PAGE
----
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The rising cost of living is introducing something on many workers’ payslips: consumption loans.
From buying foodstuffs to illuminating homes and educating children, the cost of living is rising sharply. But workers’ salaries and wages can only look on.
Taxes and inflation are moving at the speed of a sprinter in race, never stopping. But salaries are running like a marathoner; sometimes slowing to sip water and sometimes dropping out, never to finish the race.
The gap between these two speeds is a problem of the workers. Yet employers, the ones who are supposed ensure salaries keep up with the cost of living, have their own share of challenges.
Then there’s another group of people—the unemployed—who wish to graduate into the category of the employed. For them, even a glass half-empty would do. Yet, many companies are struggling with constrained cash flows and piling losses.
And so, even if they would have wanted to brighten up their employees’ faces this Labour Day, their financial muscles are telling them just one thing: cut costs.
The few employers who have the muscle to increase salaries are riding on the rising unemployment levels and weakened bargaining power in the labour market to hire talent for a song.
This is not a Covid-19-induced problem. The economic disruptions from the virus only took a fragile situation and made it worse. The Covid-19 disruptions in March 2020 took an already battered corporate Kenya and made it worse through layoffs and salary cuts.
Firms that have managed to keep all workers and maintain salaries or at least give some pay rise are fast becoming extreme outliers.
Many firms are yet to return to pre-Covid-19 levels. Others have opted to trim contributions towards workers’ pensions and withdrawn benefits such as lunch to shield themselves from total collapse.
Official data shows workers’ real wage earnings—a measure of income after accounting for the cost of goods and services people buy—has never posted an annual growth of more than 3.2 per cent in the seven years to 2020.
In fact, in 2020, workers’ real earnings shrunk by 1.5 per cent, meaning that their ability to buy goods and services that they had afforded in the previous year was weakened.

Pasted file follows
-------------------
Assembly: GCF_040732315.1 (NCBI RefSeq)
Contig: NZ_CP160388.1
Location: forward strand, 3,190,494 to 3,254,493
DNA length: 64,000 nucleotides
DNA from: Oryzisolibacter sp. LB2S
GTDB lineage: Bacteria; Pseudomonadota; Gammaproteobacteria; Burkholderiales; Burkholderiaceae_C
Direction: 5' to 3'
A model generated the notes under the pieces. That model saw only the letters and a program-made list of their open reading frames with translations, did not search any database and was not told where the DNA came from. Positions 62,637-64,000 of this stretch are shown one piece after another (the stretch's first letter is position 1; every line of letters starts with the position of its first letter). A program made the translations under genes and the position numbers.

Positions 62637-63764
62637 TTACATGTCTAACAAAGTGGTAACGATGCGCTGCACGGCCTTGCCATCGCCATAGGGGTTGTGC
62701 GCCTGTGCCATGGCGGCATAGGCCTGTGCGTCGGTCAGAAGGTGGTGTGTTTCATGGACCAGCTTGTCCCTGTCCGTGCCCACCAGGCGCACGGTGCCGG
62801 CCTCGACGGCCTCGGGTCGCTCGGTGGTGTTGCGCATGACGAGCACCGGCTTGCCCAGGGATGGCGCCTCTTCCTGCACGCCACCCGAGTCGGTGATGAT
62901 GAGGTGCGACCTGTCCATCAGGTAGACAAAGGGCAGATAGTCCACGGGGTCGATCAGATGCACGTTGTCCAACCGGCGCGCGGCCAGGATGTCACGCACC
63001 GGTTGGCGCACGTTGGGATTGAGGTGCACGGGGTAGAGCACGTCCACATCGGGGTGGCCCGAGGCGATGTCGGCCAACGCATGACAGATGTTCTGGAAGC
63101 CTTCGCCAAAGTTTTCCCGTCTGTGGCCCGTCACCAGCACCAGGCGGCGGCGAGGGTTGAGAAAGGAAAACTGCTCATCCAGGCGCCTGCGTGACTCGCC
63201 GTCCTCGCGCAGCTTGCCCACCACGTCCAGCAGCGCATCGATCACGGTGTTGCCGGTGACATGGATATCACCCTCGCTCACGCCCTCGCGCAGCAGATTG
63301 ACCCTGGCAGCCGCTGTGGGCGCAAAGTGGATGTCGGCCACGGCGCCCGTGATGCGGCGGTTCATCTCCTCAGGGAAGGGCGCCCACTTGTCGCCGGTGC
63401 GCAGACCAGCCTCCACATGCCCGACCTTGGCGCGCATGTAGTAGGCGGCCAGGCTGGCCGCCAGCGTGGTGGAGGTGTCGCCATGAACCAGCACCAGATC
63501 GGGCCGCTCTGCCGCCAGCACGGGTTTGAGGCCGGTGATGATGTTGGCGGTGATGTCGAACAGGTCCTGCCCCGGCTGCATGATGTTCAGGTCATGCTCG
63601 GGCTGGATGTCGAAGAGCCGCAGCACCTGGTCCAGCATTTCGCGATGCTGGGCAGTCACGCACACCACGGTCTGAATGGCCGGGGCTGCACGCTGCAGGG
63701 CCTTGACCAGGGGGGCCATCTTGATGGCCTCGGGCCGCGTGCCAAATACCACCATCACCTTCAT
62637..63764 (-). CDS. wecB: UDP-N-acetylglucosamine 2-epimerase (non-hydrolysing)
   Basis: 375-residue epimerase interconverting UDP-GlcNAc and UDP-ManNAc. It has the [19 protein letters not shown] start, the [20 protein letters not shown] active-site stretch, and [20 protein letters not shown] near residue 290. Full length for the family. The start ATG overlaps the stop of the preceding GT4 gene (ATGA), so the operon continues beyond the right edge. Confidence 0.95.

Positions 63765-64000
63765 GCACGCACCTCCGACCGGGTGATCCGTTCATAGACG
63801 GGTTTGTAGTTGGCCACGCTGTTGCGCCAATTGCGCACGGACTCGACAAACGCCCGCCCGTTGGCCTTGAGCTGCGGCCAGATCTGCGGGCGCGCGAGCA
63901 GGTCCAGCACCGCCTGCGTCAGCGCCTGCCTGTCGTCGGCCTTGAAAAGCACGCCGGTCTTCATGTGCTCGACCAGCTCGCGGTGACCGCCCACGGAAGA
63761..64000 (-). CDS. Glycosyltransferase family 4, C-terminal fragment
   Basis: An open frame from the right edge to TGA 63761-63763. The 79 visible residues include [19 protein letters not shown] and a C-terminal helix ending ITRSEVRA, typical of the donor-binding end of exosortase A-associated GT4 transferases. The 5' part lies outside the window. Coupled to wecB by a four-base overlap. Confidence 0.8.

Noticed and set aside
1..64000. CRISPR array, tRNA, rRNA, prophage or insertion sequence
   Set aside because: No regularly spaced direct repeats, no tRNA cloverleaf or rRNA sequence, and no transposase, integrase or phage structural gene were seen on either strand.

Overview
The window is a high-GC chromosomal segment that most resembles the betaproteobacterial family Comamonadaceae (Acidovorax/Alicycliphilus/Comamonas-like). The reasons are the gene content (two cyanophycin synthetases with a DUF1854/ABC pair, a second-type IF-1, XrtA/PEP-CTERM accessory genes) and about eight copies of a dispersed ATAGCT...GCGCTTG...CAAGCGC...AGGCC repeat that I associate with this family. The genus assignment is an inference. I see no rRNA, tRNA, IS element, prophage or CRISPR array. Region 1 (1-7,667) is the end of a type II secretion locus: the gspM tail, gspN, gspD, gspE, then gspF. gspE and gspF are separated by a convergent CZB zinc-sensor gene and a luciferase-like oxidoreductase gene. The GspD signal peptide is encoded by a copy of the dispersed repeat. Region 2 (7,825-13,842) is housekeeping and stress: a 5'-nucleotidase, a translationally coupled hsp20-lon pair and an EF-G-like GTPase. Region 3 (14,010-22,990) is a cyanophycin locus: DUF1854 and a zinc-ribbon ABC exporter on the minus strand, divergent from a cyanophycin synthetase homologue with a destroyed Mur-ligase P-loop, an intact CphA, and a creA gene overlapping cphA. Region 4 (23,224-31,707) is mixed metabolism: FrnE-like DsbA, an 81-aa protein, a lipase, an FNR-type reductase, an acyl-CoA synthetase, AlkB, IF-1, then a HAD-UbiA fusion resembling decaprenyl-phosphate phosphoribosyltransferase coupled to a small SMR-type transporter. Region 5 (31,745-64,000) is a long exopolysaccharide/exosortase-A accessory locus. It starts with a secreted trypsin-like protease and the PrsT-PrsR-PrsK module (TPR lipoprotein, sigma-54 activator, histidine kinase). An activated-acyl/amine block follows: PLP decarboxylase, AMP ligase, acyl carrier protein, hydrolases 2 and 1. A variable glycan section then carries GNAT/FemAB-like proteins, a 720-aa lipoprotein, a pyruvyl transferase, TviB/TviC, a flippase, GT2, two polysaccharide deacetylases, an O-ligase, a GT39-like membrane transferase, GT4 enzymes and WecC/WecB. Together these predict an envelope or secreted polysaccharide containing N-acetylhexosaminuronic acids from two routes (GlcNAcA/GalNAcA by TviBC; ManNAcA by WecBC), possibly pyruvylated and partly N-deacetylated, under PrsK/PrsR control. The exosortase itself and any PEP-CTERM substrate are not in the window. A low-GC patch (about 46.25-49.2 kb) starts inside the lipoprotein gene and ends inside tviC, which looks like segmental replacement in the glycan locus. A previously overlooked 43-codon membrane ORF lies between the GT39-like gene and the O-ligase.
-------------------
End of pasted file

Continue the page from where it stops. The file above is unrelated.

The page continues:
This means the rise in the prices of goods and services such as electricity, fuel, cooking oil, cooking gas, rent, water, charcoal, flour, rice, beef, cabbage, sukuma wiki and sugar has given workers a pay cut.
Workers in the accommodation and food service industry such as hotels took the biggest hit in 2020, with their real wages dropping by 9.7 per cent despite all the State interventions such as temporarily lowering value added tax (VAT) and pay as you earn (PAYE).
If prices are growing faster than wages, then people are getting inflation-adjusted pay cuts, making their lives difficult.
Latest data from the Kenya National Bureau of Statistics (KNBS) shows the cost of living hit a seven-month high of 6.74 per cent in April, from 5.6 per cent in March, putting a strain on household budgets.
This at a time when the Federation of Kenya Employers (FKE), an umbrella body for employers, ruled out minimum pay rises saying many firms are not yet out of the woods.
“It’s a reality that businesses have not recovered from Covid-19 and we still feel the impact of it and most enterprises are not back to where they were pre-covid pandemic,” said Jacqueline Mugo, chief executive at FKE, recently.
Inflation mostly impacts lower earners, who spend more of their money on fuel, food and other items that have in the recent past seen a faster rise in price, partly on new taxation.
Fulfilling what economists call a just wage—payment that is able to accommodate ones’ modest expenses and leave something for a rainy day— is just but a dream.
Government has, for instance, not reviewed the average monthly basic minimum wages in urban areas since 2018. And even if it did, these wages are hardly implemented.
General labourers including sweepers, gardeners, house servants, day watchmen and messengers working in Nairobi, Mombasa and Kisumu are supposed to earn a minimum of Sh13,573. That of caretakers of buildings is Sh28,148.
But the reality has always been different, with many workers in such cadres being paid as low as Sh5,000, complicating their survival.
A survey by Central Bank of Kenya, Financial Sector Deepening Kenya and KNBS had showed livelihoods of 73.6 per cent of Kenyan households worsened last year compared to 2019.
According to the survey, economic situation saw more than half of the households skip meals, forgo medical care and accumulate school fees arrears.
Some 43.3 per cent of households said they tapped into their savings, 40.6 per cent cut the non-food budget, 38.9 per cent cut food spending, 22.1 per cent sold assets while 29.6 per cent turned to debts.
About 54.2 per cent said they had to forgo buying medicine or visiting a hospital compared to 35.7 per cent that was in this category in 2019. Many people are turning into side gigs to supplement employment income but this has done little to wean them from debts.
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